Psychiatric Evaluations

Comprehensive psychiatric evaluations usually require several hours over one or more office visits for an adult or for a child and parents. If client is a child, the parents’ permission, other significant people (such as the family physician, school personnel or other relatives) may be contacted for additional information. The comprehensive evaluation frequently includes the following:

  • Description of present problems and symptoms
  •  Information about health, illness and treatment (both physical and psychiatric), including current medications
  • Parent and family health and psychiatric histories
  • Information about the client’s development
  • Information about school and friends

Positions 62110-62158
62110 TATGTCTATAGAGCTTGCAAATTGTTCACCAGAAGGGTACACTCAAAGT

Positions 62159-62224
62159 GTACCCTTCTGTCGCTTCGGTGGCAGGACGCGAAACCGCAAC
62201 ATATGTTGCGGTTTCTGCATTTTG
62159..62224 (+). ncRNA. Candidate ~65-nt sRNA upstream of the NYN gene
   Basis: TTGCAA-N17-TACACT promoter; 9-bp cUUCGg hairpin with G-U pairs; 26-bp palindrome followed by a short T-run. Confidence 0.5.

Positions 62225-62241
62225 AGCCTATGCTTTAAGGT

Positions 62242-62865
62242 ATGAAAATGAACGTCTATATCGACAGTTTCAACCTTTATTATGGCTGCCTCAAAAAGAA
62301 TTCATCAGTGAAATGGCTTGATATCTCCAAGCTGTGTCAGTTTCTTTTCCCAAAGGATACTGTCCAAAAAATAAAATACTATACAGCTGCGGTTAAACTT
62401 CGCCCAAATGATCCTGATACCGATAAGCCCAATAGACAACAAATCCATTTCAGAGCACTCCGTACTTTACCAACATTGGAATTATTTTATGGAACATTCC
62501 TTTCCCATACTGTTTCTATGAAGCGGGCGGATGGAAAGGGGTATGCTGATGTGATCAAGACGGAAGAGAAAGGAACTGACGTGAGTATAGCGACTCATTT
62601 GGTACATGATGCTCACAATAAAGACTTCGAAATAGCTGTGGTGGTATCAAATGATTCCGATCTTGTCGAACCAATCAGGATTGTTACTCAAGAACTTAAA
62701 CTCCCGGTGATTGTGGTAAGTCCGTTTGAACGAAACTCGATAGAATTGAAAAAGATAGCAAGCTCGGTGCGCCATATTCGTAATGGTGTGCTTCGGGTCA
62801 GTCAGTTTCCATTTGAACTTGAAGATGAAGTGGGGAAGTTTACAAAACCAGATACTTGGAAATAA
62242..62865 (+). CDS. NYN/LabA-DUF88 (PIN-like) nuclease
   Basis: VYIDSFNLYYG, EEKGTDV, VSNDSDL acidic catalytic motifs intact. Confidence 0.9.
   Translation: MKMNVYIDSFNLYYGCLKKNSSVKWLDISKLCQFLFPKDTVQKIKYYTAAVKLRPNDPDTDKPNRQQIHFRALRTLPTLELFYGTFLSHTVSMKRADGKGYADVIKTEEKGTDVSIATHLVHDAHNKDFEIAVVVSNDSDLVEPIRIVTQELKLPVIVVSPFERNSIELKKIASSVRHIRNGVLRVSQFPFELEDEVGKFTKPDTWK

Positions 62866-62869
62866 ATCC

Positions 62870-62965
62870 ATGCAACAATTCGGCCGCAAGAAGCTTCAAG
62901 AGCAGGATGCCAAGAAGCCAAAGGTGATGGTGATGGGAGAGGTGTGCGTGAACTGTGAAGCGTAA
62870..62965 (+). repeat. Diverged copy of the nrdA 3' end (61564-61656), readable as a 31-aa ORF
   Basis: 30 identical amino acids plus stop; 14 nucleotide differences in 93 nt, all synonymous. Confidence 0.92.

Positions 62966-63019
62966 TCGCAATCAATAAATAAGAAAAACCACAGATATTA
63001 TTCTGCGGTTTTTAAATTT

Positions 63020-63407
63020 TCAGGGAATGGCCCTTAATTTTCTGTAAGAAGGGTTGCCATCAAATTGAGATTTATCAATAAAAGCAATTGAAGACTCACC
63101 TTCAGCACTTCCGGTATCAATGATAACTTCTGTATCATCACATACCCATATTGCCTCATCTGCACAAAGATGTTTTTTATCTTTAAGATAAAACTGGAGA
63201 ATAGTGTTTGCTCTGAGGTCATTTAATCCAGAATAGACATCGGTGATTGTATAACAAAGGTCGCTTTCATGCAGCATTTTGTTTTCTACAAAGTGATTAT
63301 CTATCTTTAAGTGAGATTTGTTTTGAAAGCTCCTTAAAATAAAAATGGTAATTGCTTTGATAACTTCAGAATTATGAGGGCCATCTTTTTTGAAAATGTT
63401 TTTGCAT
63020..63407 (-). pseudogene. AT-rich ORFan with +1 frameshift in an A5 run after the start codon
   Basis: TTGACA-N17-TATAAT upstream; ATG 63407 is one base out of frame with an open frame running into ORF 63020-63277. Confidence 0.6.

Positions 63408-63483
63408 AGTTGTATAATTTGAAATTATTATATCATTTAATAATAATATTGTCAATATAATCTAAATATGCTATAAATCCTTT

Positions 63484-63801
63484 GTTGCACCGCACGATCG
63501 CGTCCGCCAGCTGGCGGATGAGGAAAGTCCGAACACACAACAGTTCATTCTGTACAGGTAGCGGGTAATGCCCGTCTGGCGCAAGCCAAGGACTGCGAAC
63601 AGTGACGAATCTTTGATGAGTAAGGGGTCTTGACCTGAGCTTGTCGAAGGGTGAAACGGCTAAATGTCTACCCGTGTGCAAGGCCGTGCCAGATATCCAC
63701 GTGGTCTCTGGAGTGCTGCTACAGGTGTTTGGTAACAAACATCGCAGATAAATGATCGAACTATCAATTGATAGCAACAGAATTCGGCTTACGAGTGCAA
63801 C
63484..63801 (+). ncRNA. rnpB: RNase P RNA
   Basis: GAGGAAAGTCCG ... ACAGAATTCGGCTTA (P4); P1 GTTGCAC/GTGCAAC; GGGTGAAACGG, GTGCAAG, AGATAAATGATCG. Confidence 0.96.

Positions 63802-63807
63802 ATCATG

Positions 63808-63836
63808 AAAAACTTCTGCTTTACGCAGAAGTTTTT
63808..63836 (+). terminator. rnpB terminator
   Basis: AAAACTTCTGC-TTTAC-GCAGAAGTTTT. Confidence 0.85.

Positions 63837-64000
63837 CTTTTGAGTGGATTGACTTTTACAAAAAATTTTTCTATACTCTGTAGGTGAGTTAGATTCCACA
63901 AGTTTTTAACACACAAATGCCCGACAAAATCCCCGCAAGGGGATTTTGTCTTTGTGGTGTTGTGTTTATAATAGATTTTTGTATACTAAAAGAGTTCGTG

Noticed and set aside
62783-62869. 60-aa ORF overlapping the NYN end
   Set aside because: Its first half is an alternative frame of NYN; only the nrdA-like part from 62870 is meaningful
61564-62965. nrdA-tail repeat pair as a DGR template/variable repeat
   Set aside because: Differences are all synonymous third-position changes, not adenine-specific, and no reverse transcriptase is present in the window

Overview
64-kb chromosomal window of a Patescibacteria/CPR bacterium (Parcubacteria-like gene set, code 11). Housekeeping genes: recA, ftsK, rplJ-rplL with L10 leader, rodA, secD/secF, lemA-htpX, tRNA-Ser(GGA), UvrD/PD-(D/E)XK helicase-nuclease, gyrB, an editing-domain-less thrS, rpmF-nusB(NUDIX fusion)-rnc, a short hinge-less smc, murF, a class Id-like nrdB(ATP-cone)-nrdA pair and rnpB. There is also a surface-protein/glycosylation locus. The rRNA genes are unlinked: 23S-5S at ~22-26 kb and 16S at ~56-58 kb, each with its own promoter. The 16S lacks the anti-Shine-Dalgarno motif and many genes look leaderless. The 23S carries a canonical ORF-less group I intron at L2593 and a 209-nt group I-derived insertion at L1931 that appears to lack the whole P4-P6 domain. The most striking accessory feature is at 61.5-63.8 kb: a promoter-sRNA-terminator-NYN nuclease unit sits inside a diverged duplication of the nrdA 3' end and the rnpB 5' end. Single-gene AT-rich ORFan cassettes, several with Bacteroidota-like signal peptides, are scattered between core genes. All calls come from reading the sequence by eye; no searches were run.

• Information about family relationships
  • Interview of the client whether adult, child or adolescent
  • Interview of parents/guardians
  •  If needed, laboratory studies such as blood tests, x-rays, or special assessments (for example, psychological, educational, speech and language evaluation)

The psychiatrist then develops a formulation. The formulation describes the client’s problems and explains them in understandable terms. The formulation combines biological, psychological and social parts of the problem with developmental needs, history and strengths of the client. Time is made available to answer the parents’ and/or child’s questions. Sometimes medications may be prescribed to mediate the effects of the presenting problem or problems.